Left For Dead In Drive-By Shooting, Ty-Juan Is Tougher Than Anyone You’ll Ever Meet
Three years ago on March 31, Ty-Juan Preer suffered a spinal cord injury and was paralyzed. When people see him take steps on his own with a walker, it looks simple. But no one really knows how unbelievably tough it has been for Ty-Juan.
To be honest, Ty-Juan Preer would rather be anywhere but here -- inside a gym at the hospital doing physical therapy.
But he comes every week, week after week after week. For the past three years, Ty-Juan has come twice a week to Riley Hospital for Children at IU Health.
He’s come to fight and persevere. Roughly 312 times, he’s come to sweat and feel the frustration. He’s come to laugh and see his hard work’s reward.
He’s come to prove them all wrong.
“People said I can’t do it,” 11-year-old Ty-Juan said this week when asked what has pushed him to battle, to keep forging ahead.
But Ty-Juan can do it.
On Wednesday, he walked. The once paralyzed 8-year-old walked. He stepped onto a treadmill with his braces on and his legs took strides for 10 minutes.
And for the first time, he stood up with no support at all. No braces. No walker. Just Ty-Juan standing like he used to.
“His progress is…” his dad Ty-Juan Preer, Sr., says with a smile, “I like it. I like his progress.”
When people see Ty-Juan stand and jab at a punching bag, or stand and shoot a basket or take steps on his own with a walker -- his legs in braces -- it looks simple.
But no one really knows how unbelievably tough it has been for Ty-Juan.
“It’s hard to get 11-year-old kids to put a dish in the dishwasher. And Ty has to work super hard to get out of bed in the morning and super hard to get to school and then to get around school,” says Sarah Johnson, Ty-Juan’s physical therapist, who has worked with him since the beginning. “He does it and it’s hard. He’s had a big life change.”
Ty-Juan was playing outside the used appliance store where his dad worked during spring break on March 31, 2015. Ty-Juan was 8 years old, free from a week of school, free to play outside.
The bullet came out of nowhere. It hit Ty-Juan in his left arm and exited out the right side of his back. Ty-Juan fell to the ground unconscious.
The driver kept on going, never stopped, didn’t care. The driver left Ty-Juan for dead.
It was a drive-by shooting of the absolute worst kind, one that left an innocent boy, with a lifetime of dreams ahead -- shattered.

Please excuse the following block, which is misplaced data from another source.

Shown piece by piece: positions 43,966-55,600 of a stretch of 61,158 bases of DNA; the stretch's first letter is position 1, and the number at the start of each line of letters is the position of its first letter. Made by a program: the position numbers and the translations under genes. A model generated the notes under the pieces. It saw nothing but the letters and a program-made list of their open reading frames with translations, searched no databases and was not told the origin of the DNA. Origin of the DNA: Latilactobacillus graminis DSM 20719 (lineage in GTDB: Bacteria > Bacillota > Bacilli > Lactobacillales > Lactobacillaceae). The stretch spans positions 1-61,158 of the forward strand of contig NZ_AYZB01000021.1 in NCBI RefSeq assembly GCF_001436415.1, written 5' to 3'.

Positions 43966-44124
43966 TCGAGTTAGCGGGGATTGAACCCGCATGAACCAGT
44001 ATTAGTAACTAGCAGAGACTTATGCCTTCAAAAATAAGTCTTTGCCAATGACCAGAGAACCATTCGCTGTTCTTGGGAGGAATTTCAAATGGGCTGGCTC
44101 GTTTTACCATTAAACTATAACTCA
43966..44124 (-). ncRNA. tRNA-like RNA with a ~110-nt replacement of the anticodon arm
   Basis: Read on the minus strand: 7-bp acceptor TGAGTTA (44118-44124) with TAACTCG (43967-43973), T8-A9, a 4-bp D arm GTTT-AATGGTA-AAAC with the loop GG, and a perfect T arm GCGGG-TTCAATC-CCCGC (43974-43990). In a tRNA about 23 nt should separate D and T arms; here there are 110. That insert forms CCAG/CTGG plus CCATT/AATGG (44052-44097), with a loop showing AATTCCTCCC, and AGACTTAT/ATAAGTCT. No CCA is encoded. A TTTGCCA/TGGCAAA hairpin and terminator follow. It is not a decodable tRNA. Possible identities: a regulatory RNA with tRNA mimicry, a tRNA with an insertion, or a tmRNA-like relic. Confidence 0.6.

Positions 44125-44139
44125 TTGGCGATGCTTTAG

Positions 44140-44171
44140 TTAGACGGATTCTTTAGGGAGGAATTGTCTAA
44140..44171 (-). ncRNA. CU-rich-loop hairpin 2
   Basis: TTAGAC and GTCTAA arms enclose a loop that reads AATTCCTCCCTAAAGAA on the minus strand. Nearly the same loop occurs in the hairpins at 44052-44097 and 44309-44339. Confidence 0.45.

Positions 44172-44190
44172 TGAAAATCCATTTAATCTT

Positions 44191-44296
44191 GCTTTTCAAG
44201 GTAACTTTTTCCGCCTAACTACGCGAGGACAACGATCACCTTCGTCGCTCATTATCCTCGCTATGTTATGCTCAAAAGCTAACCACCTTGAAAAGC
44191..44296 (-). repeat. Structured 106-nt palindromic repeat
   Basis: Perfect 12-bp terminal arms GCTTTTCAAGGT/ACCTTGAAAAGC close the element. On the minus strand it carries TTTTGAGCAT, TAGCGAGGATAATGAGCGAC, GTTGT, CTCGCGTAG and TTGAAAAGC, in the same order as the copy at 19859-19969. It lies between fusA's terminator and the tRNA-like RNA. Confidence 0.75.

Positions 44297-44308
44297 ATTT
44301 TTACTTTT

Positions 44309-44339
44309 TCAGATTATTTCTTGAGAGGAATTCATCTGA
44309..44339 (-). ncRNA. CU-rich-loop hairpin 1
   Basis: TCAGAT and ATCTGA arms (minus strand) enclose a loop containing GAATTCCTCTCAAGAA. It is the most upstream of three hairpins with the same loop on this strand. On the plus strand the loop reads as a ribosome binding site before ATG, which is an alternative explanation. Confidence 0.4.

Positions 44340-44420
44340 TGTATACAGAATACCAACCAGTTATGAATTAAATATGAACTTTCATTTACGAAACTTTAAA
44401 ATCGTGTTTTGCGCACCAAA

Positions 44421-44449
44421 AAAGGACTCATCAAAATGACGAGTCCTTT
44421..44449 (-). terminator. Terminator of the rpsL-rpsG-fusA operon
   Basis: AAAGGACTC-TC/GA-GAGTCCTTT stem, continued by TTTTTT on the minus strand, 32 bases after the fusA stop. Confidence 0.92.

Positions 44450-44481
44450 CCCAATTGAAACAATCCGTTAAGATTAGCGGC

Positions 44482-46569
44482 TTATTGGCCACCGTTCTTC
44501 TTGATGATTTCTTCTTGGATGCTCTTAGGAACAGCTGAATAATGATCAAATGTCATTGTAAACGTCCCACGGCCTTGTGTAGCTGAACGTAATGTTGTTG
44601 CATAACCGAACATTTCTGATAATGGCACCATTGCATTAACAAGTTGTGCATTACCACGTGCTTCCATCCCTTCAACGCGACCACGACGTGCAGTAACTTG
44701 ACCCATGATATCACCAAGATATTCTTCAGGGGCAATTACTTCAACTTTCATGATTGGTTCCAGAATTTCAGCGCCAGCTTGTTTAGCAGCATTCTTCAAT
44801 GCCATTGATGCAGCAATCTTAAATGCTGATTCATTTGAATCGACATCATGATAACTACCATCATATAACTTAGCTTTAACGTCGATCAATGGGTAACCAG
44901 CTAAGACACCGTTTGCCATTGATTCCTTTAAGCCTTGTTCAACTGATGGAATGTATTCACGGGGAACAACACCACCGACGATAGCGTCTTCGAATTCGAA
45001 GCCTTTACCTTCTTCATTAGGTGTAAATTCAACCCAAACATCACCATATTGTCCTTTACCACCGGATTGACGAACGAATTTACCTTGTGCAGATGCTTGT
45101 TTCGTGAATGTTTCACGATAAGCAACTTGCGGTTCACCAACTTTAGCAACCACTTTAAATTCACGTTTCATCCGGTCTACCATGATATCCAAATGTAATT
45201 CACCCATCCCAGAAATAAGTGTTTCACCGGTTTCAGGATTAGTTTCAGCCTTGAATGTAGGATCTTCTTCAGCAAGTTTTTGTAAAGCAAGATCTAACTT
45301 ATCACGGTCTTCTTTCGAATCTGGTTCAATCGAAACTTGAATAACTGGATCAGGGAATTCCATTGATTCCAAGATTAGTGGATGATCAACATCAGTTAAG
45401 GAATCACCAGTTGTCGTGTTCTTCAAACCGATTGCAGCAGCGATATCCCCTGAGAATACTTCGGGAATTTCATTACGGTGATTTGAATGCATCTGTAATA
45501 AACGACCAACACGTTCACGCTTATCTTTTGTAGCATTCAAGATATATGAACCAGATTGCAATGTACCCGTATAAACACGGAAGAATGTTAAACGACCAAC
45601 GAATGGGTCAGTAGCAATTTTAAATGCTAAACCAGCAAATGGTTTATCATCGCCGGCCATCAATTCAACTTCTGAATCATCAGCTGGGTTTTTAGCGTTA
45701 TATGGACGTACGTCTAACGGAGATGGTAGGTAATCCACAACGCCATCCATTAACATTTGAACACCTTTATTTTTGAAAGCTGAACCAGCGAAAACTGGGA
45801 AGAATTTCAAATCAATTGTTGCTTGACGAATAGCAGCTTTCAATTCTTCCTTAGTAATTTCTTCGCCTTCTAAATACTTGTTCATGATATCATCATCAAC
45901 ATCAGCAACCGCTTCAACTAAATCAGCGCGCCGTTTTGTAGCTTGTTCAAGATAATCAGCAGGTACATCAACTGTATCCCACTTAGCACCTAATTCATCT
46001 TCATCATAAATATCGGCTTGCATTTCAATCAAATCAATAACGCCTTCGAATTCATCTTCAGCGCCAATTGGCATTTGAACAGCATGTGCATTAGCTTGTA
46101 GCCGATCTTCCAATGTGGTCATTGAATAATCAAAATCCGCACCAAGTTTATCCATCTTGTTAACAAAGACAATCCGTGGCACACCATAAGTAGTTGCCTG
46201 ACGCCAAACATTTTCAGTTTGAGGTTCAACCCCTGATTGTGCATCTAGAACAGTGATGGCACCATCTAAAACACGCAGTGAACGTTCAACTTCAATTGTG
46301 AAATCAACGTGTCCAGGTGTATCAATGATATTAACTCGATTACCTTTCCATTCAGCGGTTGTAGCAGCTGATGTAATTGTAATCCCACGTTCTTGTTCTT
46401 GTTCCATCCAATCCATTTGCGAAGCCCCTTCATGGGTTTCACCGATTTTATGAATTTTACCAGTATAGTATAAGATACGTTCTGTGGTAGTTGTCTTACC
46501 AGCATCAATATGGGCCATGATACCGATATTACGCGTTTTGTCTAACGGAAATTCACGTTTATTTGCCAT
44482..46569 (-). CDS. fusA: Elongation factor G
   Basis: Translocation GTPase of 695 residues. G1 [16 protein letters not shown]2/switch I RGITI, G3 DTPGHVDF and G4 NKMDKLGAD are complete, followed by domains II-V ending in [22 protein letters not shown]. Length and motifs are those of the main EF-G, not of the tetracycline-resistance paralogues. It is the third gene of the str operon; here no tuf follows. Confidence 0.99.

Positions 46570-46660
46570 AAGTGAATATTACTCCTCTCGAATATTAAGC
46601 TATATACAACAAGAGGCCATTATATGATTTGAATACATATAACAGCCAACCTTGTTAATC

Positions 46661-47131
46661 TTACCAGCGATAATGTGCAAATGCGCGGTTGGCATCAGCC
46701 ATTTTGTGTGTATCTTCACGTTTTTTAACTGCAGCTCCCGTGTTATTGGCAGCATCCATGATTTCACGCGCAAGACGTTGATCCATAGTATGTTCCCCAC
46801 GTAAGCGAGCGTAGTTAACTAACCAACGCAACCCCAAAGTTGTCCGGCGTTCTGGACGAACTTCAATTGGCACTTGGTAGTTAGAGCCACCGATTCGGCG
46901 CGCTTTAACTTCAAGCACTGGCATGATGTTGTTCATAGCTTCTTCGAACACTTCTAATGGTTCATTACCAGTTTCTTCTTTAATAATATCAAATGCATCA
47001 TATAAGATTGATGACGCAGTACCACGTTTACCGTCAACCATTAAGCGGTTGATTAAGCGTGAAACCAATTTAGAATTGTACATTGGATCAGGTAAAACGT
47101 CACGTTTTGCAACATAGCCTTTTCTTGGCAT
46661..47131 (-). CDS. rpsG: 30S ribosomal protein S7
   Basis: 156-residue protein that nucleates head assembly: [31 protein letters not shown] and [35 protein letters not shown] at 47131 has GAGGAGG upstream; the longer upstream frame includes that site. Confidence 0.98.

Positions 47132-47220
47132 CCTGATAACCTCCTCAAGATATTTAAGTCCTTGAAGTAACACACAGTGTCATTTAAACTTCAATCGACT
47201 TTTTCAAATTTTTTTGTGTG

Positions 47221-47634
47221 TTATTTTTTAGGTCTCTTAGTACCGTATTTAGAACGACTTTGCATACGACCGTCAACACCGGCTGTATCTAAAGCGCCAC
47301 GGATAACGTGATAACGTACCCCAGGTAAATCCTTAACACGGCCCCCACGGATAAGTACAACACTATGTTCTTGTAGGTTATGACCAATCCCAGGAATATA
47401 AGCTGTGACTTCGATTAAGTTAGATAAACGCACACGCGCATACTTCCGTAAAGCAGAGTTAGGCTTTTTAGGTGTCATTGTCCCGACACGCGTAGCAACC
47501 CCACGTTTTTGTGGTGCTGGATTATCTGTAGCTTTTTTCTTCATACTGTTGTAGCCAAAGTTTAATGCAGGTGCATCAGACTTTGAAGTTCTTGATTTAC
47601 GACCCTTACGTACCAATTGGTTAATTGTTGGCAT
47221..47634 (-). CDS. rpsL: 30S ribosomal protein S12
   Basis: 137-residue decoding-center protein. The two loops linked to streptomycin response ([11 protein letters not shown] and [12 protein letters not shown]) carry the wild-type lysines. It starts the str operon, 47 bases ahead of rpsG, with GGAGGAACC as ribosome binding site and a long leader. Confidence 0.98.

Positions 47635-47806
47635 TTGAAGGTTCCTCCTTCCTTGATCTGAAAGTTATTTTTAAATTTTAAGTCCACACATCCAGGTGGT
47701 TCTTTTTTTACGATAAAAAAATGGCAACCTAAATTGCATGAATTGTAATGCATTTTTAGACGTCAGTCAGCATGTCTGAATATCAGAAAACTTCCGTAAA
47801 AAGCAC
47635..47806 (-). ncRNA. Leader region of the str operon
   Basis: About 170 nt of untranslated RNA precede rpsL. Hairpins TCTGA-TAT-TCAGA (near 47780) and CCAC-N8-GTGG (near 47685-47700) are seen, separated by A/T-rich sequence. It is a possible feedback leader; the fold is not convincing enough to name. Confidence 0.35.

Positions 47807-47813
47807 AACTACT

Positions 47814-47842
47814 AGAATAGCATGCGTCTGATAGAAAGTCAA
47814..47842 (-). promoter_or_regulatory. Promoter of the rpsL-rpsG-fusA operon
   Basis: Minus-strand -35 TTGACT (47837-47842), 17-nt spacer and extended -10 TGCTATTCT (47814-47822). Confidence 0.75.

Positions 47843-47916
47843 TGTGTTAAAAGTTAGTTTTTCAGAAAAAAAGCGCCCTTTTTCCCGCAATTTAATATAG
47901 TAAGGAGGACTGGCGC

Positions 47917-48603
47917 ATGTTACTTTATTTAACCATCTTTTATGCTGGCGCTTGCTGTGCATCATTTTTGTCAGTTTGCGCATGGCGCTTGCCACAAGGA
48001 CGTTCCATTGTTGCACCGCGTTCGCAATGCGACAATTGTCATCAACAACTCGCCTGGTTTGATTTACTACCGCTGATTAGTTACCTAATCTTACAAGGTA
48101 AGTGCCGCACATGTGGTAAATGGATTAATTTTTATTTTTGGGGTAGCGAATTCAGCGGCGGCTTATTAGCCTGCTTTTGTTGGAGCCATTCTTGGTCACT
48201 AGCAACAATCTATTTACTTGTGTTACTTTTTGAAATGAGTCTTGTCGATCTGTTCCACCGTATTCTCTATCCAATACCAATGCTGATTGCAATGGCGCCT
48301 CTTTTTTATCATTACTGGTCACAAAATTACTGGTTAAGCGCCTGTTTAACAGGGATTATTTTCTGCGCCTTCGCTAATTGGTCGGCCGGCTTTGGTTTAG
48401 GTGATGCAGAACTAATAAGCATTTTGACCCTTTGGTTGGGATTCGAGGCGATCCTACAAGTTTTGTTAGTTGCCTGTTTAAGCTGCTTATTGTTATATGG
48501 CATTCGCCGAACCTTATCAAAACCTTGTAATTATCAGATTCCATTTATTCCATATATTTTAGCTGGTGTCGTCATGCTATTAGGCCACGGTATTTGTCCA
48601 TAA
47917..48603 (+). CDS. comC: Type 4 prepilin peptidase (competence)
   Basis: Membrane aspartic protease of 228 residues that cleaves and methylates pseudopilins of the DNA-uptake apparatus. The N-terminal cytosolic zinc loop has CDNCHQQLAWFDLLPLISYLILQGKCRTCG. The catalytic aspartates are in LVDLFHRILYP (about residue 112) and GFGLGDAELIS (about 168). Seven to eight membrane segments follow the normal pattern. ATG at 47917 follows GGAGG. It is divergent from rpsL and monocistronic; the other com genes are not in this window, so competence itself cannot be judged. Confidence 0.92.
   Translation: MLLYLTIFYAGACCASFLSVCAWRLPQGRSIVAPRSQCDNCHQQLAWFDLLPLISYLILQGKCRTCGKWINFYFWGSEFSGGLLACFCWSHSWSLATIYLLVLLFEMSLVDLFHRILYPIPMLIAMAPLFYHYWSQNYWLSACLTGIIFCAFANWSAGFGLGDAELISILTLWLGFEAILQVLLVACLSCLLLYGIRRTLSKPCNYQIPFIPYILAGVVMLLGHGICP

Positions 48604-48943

As Ty-Juan took a break from therapy this week, Johnson asked him: “What do you want to be able to do a year from now?”
“Play football,” he says.
There is a look of sadness from his parents. “That’s been his dream since he was 2,” his dad says.
To play football – to run and tackle and pass. Before the shooting, Ty-Juan played running back for his youth football team.
Ty-Juan may not ever play football again, but then again, he might. He keeps proving everyone wrong.
“It’s a blessing from where he was to where he is now,” says Shenetta Preer, Ty-Juan’s mom. “He’s still a work in progress. But it’s a blessing.”
He is practicing walking with his braces unlocked, so his knees bend and he gets more movement.
His quads and his abs and his arms are getting so strong, Johnson says. As Ty-Juan sits on the table, he can use his quads to lift his legs.
Johnson marks out courses for Ty-Juan to walk, and he tries to beat his time each week. When she gives him a new task, Ty-Juan is determined to do it.
“He does new stuff, I think, every day,” Johnson says. “He’s always moving forward.”
Yes. Ty-Juan does the hard work. But he also has a family system that has pushed him, Johnson says. He has parents who have made sure he is at Riley twice a week, without fail.
And he has parents who are working with him every single day at his Indianapolis home. There are no easy passes, Shenetta says.
“We make him do everything by himself,” she says.
But Ty-Juan still needs help. And he still relies on braces and a walker. At school, he uses a wheelchair.
Johnson’s dream for Ty-Juan is that one day soon he will be able to be rid of all that equipment, that he might be able to get exoskeleton braces. It’s a sleek technology for people with spinal cord injuries.
Ty-Juan would be able to put them on, rid of the bulk, and walk. Insurance doesn’t pay for the braces, which cost nearly $100,000 a pair.
But if anyone deserves them for all his hard work, it’s Ty-Juan, Johnson says.
“He works super hard and does great with challenges,” she says. “Tell him he can’t do something and he’ll do it.”